More magical thinking comes from Revolution Foods of Oakland, which has just been given a contract to provide lunch at five Santa Cruz public schools. Revolution is a company that has attracted attention from parents with their promise to provide freshly cooked (not frozen) meals using organic and locally grown produce when possible. Their co-founders also like to tell the business community that good food can be provided at low prices. It is more than a little misleading when Revolution’s meals are characterized as costing “just $3 or $4, slightly more than a typical public school lunch” because the average price for a typical public school lunch in 2008-09 was only $2.08, according to the School Nutrition Association.
Because the cost of scratch cooking organic food is, in reality, far higher than the cost of serving frozen reheated meals, as most public schools do, Revolution charges school districts more for their meals than other vendors – a lot more. In fact, their recent bid on the lunch contract for the San Francisco Unified School District was higher in every category than the current SFUSD vendor, Preferred Meal Systems – as much as 50% higher – despite the fact that Preferred already uses mostly locally grown produce for the meals served in San Francisco. Since SFUSD is required to award the contract to the lowest bidder, Revolution will not be providing meals to the SFUSD this year.
The Santa Cruz school district already runs a deficit of about $500,000 in their student nutrition department; the Revolution contract is expected to drive that deficit higher. To compensate, the schools will begin charging more for lunch – elementary students will pay $3.25, up from $2.50 last year, while middle school kids will be asked to fork over $3.50, up from $3 last year. The district hopes that more paying students will choose to eat the school food once Revolution takes over with their never-frozen, cooked-yesterday model, and that the increased number of customers will bring in more money to cover the higher costs. However, during the worst economy since the Great Depression, it seems like more magical thinking to expect that parents who were packing lunch from home will jump at the chance to spend $16.25 a week for a 7 year old to eat the cafeteria meal, even if it was scratched cooked yesterday using organic ingredients.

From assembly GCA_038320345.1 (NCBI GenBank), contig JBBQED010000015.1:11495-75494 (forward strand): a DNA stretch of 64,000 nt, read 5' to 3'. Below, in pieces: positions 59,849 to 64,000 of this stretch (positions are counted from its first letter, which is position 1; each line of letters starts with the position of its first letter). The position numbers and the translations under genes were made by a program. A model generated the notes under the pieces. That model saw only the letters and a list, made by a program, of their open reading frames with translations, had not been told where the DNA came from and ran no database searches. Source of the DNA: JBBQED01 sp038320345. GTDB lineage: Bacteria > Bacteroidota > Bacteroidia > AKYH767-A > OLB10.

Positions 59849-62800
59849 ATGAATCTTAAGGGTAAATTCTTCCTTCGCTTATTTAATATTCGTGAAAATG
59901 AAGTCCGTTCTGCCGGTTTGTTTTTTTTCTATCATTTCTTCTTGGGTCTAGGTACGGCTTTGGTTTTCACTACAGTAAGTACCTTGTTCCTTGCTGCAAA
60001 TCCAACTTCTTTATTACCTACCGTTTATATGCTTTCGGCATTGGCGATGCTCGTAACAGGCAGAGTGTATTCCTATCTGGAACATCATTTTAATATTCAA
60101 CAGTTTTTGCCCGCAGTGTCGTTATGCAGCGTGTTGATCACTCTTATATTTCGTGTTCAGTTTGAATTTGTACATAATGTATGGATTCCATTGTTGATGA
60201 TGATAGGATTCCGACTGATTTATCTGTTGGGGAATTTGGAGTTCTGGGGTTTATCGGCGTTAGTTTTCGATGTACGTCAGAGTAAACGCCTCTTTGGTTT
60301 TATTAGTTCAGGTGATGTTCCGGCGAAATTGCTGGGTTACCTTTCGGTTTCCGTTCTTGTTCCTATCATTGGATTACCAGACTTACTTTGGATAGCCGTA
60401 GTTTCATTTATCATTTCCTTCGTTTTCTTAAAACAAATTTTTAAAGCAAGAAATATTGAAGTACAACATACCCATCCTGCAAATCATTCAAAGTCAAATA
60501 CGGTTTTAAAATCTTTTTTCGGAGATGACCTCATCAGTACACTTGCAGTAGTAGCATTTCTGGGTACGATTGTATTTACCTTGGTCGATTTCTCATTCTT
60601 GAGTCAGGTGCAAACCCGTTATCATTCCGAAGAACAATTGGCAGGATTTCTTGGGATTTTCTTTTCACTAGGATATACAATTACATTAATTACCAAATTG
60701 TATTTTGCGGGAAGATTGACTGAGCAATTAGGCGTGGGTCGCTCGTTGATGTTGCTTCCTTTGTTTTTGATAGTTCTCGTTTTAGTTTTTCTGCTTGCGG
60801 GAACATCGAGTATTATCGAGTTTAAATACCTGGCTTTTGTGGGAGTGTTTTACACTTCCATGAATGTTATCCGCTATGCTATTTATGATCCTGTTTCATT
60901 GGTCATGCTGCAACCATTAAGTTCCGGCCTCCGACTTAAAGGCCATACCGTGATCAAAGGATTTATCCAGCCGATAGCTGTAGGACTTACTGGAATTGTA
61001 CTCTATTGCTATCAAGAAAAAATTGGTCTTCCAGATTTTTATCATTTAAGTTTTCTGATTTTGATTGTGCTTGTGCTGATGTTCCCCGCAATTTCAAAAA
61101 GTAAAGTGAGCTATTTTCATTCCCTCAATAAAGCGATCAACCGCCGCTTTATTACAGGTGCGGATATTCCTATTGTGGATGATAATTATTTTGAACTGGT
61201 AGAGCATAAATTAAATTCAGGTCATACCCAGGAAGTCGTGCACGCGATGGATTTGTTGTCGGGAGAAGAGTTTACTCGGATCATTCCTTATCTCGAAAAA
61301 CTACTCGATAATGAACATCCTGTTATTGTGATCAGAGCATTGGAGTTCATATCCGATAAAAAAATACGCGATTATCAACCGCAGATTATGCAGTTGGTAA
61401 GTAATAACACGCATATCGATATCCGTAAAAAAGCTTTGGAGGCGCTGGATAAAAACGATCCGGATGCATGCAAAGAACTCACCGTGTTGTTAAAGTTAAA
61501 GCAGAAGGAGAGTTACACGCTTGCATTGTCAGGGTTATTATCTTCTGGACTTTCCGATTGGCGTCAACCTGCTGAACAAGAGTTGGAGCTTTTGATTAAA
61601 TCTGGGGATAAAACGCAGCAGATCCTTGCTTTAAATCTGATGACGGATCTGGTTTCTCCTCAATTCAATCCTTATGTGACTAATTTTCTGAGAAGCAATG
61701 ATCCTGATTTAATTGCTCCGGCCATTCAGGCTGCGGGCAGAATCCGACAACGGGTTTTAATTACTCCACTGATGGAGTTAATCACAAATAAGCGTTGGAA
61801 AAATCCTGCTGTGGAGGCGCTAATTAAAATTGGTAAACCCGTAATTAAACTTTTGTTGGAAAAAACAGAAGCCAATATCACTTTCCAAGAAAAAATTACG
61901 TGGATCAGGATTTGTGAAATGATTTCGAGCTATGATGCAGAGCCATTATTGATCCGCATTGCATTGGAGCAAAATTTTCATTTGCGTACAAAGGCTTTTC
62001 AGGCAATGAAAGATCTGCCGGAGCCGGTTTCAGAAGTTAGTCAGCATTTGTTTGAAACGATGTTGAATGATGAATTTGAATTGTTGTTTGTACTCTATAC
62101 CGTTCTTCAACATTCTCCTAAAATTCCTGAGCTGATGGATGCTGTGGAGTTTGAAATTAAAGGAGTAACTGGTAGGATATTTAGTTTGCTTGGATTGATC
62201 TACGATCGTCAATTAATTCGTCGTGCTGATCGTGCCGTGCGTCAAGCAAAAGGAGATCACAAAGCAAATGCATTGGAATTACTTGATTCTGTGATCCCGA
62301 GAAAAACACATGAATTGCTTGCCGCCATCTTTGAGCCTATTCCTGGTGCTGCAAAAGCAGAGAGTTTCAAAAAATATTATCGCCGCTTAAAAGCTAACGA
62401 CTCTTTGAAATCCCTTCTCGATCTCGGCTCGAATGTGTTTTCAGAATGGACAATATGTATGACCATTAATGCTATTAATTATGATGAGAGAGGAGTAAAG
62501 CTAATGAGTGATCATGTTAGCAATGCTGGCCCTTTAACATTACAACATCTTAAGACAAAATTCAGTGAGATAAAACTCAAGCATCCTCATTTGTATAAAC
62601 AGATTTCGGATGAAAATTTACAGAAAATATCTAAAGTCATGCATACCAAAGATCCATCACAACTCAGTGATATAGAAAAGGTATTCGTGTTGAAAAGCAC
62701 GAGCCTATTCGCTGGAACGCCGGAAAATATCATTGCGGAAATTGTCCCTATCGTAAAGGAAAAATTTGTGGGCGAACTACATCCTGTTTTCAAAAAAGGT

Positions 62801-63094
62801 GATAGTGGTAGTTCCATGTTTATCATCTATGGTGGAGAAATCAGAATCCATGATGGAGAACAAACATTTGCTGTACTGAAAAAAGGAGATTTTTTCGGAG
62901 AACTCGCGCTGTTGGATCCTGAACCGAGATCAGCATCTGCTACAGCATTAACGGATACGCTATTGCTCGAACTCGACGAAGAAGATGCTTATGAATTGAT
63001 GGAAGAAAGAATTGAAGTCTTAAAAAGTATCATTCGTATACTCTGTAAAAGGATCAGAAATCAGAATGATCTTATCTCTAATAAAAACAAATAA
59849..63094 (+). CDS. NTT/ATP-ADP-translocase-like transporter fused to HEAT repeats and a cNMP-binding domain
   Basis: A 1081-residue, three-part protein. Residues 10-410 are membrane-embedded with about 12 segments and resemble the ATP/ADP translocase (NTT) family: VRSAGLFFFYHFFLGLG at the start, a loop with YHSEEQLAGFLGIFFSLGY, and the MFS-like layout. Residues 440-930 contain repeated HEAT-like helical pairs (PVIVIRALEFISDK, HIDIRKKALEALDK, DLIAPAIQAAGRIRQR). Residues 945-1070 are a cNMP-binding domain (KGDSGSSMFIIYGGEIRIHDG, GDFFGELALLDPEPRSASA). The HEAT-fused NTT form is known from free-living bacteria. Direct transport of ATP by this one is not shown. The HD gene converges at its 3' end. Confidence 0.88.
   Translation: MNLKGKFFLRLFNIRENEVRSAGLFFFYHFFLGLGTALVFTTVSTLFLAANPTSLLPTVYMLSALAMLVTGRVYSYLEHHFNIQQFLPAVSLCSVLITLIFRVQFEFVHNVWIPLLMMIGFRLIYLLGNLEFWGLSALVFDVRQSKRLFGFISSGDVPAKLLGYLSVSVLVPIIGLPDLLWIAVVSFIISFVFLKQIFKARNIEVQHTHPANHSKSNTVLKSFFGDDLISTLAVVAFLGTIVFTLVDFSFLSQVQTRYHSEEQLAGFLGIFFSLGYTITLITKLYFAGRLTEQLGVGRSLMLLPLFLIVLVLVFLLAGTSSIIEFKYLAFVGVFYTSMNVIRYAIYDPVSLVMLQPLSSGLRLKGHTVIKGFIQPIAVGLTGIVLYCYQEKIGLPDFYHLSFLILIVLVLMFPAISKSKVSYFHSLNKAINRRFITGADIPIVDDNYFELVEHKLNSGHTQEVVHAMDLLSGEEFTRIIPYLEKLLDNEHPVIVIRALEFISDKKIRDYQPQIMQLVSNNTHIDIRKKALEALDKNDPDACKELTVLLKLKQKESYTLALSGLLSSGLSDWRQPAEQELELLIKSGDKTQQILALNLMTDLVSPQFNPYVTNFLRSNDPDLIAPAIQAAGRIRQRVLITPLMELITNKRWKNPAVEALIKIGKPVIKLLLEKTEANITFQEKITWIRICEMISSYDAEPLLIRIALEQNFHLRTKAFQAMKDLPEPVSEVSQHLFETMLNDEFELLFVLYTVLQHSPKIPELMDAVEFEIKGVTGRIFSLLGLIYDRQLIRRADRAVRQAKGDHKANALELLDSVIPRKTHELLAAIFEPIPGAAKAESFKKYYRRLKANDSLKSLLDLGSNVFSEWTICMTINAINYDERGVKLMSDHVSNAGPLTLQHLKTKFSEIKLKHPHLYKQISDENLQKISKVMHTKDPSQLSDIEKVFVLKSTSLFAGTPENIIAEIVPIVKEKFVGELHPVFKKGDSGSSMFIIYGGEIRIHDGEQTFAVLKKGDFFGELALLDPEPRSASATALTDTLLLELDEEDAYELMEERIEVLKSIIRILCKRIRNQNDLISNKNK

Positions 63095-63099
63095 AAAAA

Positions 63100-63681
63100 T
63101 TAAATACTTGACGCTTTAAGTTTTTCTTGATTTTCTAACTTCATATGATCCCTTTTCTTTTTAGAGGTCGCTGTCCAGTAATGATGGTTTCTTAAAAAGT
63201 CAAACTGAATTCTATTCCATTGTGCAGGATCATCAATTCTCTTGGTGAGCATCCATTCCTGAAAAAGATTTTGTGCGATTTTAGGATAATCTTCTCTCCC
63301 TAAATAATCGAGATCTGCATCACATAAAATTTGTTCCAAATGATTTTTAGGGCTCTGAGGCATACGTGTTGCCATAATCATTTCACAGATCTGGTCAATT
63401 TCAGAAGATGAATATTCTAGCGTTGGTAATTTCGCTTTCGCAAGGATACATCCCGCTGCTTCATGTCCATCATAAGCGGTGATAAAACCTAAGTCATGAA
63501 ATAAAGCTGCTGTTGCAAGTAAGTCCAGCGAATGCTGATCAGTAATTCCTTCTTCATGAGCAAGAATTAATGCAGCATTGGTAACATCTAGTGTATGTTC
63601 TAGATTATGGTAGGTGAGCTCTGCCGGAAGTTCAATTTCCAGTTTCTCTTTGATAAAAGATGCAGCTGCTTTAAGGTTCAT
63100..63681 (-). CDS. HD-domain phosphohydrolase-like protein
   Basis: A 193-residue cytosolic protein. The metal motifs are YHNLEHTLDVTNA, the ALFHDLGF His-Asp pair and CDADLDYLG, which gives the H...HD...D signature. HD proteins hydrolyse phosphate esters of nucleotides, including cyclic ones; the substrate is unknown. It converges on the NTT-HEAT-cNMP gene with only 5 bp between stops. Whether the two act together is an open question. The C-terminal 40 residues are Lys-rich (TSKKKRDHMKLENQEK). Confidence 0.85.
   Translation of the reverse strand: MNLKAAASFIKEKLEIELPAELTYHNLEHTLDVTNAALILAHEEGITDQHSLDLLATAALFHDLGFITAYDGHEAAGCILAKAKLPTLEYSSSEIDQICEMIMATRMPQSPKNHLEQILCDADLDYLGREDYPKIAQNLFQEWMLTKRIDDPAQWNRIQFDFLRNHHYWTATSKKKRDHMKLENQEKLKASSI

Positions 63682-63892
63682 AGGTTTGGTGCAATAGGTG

Does that mean we abandon the quest to improve school food? Of course not; but when we talk about how much it would cost to do a farm to school model for procuring those locally grown fruits and vegetables, let’s be sure we add in all of the costs, not just the price paid to Farmer Brown. And when we talk about what it would cost to offer all of our students a freshly prepared organic meal, let’s not use magical thinking and say that it can be done for little more than a typical school lunch, because it can’t.
The only way we can really “fix” school food once and for all is for the Federal government to increase the amount of money it provides to cover the cost of school meals. All of our children deserve fresh healthy locally grown food, to nourish their bodies and their minds, but magical thinking won’t make it happen. To let Congress know how you feel, please visit www.sfusdfood.org and click on the banner at the top of the page. Or plan to attend the Slow Food-sponsored Eat In at San Francisco’s Civic Center Plaza on Labor Day, September 7th; more details at http://www.slowfoodsanfrancisco.com/schoollunch.html
Dana Woldow is the parent of 3 students who attended San Francisco public schools from kindergarten through 12th grade.Filed under: Archive